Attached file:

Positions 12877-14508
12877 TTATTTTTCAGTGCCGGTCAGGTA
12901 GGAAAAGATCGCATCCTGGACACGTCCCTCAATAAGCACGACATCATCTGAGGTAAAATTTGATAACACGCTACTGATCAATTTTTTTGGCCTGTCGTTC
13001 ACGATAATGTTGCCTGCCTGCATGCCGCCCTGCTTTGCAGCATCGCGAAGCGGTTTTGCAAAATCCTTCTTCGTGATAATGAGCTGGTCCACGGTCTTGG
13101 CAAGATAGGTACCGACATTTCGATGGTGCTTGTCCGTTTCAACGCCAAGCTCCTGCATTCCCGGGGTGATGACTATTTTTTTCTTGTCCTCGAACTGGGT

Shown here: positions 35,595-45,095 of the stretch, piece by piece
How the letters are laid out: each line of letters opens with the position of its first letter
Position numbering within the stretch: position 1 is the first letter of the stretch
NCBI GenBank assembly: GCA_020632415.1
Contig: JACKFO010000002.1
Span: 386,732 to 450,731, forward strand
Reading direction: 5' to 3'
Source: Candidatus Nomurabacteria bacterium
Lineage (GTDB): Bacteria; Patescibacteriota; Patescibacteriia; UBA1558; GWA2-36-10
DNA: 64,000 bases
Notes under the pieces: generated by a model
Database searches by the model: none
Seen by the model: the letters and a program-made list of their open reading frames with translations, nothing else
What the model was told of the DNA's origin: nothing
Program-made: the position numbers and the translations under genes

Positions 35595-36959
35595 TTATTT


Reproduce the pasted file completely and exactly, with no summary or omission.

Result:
Positions 12877-14508
12877 TTATTTTTCAGTGCCGGTCAGGTA
12901 GGAAAAGATCGCATCCTGGACACGTCCCTCAATAAGCACGACATCATCTGAGGTAAAATTTGATAACACGCTACTGATCAATTTTTTTGGCCTGTCGTTC
13001 ACGATAATGTTGCCTGCCTGCATGCCGCCCTGCTTTGCAGCATCGCGAAGCGGTTTTGCAAAATCCTTCTTCGTGATAATGAGCTGGTCCACGGTCTTGG
13101 CAAGATAGGTACCGACATTTCGATGGTGCTTGTCCGTTTCAACGCCAAGCTCCTGCATTCCCGGGGTGATGACTATTTTTTTCTTGTCCTCGAACTGGGT

Shown here: positions 35,595-45,095 of the stretch, piece by piece
How the letters are laid out: each line of letters opens with the position of its first letter
Position numbering within the stretch: position 1 is the first letter of the stretch
NCBI GenBank assembly: GCA_020632415.1
Contig: JACKFO010000002.1
Span: 386,732 to 450,731, forward strand
Reading direction: 5' to 3'
Source: Candidatus Nomurabacteria bacterium
Lineage (GTDB): Bacteria; Patescibacteriota; Patescibacteriia; UBA1558; GWA2-36-10
DNA: 64,000 bases
Notes under the pieces: generated by a model
Database searches by the model: none
Seen by the model: the letters and a program-made list of their open reading frames with translations, nothing else
What the model was told of the DNA's origin: nothing
Program-made: the position numbers and the translations under genes

Positions 35595-36959
35595 TTATTT